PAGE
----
Households in South Africa continue to face a barrage of price hikes in 2022, as inflation edges toward the top of the Reserve Bank’s range, leading to the costs of living rapidly spiralling out of control, and forcing many to turn to credit and other forms of debt just to make it through to the end of each month.
Following two years of pressure from the Covid-19 pandemic and the government’s heavy lockdowns, Russia’s invasion of Ukraine in 2022 has put the global economy on high alert, with countries trying to curb rising energy and food prices amid inflationary pressure.
Meanwhile, South Africa continues to battle a strained electricity supply, leading to record load shedding, socio-political inability from government inaction, corruption and policy stagnation over the last decade.
Consumer Price Index (CPI) data for March 2022 tracked headline inflation at 5.9%, at the upper boundary of the containment range put in place by the South African Reserve Bank.
Despite headline CPI still being within the ‘allowable’ range, many of the essentials in the basket – fuel, electricity and food – are seeing price increases far outside this range.
Fuel in the CPI is tracking at 33.2% compared to 2021, and is the main contributor to the relatively high headline CPI. Within the transport category, high fuel prices have also pushed up public transport costs, with year on year inflation at 13%.
A litre of petrol in May 2021 would have cost a motorist R17.23. In May 2022, this has increased by 26.8% to R21.84. A 45 litre tank of petrol that would have cost R775 last year, will now set you back just over R980 – adding over R200 to the bill.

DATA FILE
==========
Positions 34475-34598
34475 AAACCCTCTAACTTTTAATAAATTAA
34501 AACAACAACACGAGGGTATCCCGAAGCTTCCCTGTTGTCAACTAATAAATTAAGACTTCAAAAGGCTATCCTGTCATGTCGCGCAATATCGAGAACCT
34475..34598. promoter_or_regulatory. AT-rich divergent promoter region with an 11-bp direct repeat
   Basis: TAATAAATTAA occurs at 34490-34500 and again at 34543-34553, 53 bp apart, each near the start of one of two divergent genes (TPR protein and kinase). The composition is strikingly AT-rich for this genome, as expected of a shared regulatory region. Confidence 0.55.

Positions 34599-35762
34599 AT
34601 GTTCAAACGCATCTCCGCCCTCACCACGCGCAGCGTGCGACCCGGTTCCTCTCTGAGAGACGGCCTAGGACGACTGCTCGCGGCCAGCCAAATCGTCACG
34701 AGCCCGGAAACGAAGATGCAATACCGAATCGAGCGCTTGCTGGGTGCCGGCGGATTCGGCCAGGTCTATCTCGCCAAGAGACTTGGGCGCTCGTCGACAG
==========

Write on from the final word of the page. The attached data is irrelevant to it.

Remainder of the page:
This significant increase has been largely outside South Africa’s control, with global oil prices being pushed up by Russia’s invasion of Ukraine, and the rand’s weakness against a resurgent dollar – the other major component of local fuel prices – being largely at the mercy of global market trends.
The picture for diesel is even worse: a litre of diesel in May 2021 would have cost R14.46 at wholesale prices. In 2022, this has shot up 52% to R21.99 a litre – costing more than a litre of petrol for the first time.
Food prices also outstrip headline CPI at 6.7%, with some items in the basket substantially above that. Meat prices stand out as being 9.1% more costly than in 2021, while oil and fats are far more expensive, up 20.4%.
While food prices fluctuate month-to-month, as many households can attest, things have become a lot more expensive over the past year.
The latest Household Affordability Index by the Pietermaritzburg Economic Justice & Dignity group (PMBEJD) shows that food prices in April 2022 are about 8.2% more costly than in 2021.
The group tracks a basket of 44 commonly-bought food items, which totalled R4,542.93 in April 2022, around R330 more expensive than the same basket in 2021.
As with fuel, the ongoing war in Ukraine continues to be the biggest global driver of higher food prices, due to disruptions in the global supply chain, and rising energy prices.
Households continue to pay for incompetence in the power sector, with Eskom increasingly turning to tariff hikes to balance out its debt payments and capital expenditure problems.
Energy regulator Nersa granted Eskom a 9.6% increase in tariffs for direct customers, effective April 2022, with another municipal electricity tariff increase of 7.47% taking effect in July 2022.
The price hikes will take the average electricity tariff in South Africa from just over R1.33 per kWh to around R1.46. The average reflects the national average – urban customers who consume power in higher blocks will pay significantly more than this.
In the CPI basket, electricity prices also far outstrip headline inflation, coming in at an average of 13.3% across all provinces.
Mpumalanga has the highest electricity and energy inflation at 15.3%, followed by Gauteng at 14.8%. The Northern Cape has the lowest inflationary pressure at 11.1% – however, this remains above headline inflation.
How much more you will be paying exactly is dependent on what type of electricity customer you are. Eskom has published its fee adjustments for 2022/23 and has included a fee calculator and comparison tool.
An urban resident using around 200 kWh per month in Gauteng would see their monthly power bill of R550 increase to R600.
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